Why? What’s this all about?

This is a library to handle (store-search) multi level key attributes.
The implementation was driven by the need of

  • handle multiple level keys
  • flexible search
  • ranking/ordering

on the matches .

Lets consider data with multiple levels: category / subcategory / group / item levels for example.
If you want to find specific let’s say: subcategory, that’s an easy task. You can filter/map and you get it. But what if you have multiple attribute to match, multiple key lengths? How will you sort them? This task can be achieved, but requires more and more code and you lose fluency.

The details

The idea was, that you can easily instantiate keys, then define a collection. This way where you can pre-define the filter and sort algorithm on the collection itself, and you can use it almost the regular way.
The key has the capability to define wildcard, which is customizable.

As an example, we define a flexible matching keylength, an comparison which uses null as wildcard:

new CustomMultiKey(    

I choose map to store the keys, this provides even a value or it can be the key itself.

Let’s get some examples:

MultiKeyMap<String, String> map = getMap();
String aHuman = map.getIfAbsentFirst(map.newKey().addAny().add(HUMAN));

This way you will get all the human subcategory, and by your map it will be a sorted order, you will get the first one.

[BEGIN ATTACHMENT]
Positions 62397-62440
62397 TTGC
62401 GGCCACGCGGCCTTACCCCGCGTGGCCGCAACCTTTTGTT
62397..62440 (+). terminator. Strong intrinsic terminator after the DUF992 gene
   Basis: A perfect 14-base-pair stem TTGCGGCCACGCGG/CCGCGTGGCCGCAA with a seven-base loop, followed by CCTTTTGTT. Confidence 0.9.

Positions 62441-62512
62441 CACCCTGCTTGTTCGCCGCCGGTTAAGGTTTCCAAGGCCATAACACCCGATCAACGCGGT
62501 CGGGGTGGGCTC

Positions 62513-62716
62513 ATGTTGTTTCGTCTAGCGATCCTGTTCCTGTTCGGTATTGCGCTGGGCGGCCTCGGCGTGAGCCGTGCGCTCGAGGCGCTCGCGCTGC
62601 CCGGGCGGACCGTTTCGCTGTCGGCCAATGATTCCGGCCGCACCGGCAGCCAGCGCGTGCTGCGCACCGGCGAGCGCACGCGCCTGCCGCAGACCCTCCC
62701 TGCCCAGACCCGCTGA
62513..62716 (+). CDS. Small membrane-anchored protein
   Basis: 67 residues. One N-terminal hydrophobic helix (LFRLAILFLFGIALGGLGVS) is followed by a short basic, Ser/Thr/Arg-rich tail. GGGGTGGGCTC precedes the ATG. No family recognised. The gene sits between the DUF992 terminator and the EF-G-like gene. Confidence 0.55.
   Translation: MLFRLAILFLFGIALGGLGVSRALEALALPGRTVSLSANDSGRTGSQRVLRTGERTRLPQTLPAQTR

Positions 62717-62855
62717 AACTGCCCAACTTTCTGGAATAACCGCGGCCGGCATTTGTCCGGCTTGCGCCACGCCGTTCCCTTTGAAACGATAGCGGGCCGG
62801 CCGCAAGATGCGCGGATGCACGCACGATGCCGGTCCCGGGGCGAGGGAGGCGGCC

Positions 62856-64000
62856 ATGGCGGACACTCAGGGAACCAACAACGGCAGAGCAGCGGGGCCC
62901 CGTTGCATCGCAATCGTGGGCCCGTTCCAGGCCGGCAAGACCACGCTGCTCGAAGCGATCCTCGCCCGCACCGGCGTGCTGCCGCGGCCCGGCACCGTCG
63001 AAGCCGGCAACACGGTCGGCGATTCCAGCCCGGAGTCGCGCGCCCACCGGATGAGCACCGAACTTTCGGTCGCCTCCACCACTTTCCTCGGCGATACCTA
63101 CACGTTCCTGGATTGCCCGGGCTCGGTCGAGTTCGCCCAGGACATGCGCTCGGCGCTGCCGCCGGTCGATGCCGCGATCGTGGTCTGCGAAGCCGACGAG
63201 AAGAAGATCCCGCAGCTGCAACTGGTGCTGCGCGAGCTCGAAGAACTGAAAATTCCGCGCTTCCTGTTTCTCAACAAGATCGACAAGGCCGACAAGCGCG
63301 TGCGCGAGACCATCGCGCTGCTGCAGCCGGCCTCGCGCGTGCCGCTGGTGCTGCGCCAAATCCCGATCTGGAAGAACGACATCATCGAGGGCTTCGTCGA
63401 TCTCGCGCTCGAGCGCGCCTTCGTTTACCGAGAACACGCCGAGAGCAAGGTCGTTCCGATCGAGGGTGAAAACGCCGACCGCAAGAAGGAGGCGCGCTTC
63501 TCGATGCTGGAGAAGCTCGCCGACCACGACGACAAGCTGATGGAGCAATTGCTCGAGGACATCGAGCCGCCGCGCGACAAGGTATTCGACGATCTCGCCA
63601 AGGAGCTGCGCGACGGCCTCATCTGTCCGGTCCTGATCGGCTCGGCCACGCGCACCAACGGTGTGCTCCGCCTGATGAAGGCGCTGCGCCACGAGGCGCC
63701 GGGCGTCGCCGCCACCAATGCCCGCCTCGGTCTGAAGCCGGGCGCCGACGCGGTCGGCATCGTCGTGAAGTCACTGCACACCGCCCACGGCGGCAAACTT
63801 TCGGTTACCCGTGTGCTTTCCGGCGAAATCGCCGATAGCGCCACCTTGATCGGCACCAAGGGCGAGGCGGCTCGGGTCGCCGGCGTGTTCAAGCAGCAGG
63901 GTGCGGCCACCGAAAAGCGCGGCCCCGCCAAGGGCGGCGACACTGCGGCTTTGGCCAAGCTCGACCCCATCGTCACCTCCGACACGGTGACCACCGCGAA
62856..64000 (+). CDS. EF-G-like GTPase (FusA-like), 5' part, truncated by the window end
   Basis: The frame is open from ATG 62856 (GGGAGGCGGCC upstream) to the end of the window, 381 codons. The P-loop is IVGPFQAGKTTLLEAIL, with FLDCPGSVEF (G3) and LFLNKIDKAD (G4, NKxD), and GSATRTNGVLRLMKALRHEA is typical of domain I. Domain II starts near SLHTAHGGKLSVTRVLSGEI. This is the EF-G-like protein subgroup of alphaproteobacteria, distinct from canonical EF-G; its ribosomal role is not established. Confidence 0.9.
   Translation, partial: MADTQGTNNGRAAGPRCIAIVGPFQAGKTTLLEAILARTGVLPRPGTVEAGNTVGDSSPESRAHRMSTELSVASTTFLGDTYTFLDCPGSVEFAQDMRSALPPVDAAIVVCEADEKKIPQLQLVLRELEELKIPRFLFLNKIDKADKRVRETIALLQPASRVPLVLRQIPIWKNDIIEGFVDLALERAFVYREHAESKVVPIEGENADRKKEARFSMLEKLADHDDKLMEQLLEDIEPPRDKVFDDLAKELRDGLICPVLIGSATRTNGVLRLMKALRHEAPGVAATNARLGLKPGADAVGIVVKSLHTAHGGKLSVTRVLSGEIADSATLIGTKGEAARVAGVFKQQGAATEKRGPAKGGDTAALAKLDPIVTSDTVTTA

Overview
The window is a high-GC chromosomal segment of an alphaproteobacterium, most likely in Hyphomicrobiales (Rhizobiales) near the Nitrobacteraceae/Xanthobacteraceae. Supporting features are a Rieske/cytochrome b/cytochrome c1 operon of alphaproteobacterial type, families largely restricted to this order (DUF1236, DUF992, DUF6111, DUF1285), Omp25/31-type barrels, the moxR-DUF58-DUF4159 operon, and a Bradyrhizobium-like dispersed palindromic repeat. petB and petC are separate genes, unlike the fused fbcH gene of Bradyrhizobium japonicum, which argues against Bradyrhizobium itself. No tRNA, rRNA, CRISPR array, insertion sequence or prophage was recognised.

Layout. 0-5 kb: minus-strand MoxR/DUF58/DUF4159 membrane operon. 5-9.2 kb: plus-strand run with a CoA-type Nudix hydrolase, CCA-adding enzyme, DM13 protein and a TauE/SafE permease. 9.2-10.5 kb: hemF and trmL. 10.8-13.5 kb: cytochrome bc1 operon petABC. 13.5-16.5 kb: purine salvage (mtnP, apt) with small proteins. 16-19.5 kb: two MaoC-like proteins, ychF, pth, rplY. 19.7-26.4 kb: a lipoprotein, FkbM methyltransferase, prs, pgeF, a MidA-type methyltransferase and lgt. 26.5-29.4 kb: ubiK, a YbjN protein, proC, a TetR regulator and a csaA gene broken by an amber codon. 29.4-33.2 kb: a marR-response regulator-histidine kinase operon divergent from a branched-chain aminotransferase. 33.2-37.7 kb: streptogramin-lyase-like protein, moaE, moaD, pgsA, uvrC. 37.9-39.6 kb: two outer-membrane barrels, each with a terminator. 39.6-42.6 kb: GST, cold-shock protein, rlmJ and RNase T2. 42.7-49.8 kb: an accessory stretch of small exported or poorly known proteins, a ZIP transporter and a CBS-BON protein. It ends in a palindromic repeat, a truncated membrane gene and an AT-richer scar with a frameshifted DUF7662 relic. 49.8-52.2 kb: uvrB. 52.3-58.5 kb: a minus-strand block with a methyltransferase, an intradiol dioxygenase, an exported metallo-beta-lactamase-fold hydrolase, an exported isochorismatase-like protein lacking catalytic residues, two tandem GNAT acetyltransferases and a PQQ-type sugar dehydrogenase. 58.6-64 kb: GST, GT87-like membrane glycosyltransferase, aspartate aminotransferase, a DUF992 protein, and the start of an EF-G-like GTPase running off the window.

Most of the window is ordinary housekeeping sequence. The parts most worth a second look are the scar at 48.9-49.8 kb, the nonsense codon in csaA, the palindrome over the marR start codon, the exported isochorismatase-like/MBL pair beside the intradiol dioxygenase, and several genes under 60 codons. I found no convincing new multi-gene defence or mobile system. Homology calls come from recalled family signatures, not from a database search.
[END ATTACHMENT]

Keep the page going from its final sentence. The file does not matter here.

On the key and map you can define:

  • keylength rule
  • Comparison rule
  • Sorting rule

All the above have already implementations provided, but by the interfaces you can easily provide further custom rules.

What features are ahead?

My future ideas revolving around more query like syntax, parallel search and multi-rule definition.

The source is available:
The jars available:

Class-Method Caching

When you have the need of caching that’s a quite common topic, you can find many out-of-the-box solutions.

But what if if you want to cache whole class, with all the methods, maybe across your whole application?
My solution based on a proxy class and this way applies cache on all method invocations. The cache configuration of course can be defined, but the basis can see in the example:

ClassInterface class = new Class();
ClassInterface cachedClass = CacheClass.localCache(ClassInterface .class, class, CacheClass.CacheType.ACCESS, 30);

So in the above example we need an interface, a class instance and some configuration options for caching.
This way we’ll get a Proxy class, which will cache our methods, where we use the cachedClass instance.

This is all good, but what if we want to have caching across the application.

public ClassInterface getCachedClass() {
    ClassInterface class = new Class();
    ClassInterface cachedGloballyClass = CacheClass.globalCache(ClassInterface.class, class );
    return cachedGloballyClass;

This way whereever we inject the cached instance all of the invocation, will point the same instance, this way it will share the cachepool.

My implementation is using the guava caching library, hardwired for now.
But any caching library can serve inside the proxy solution.

The source is available:
The jars available: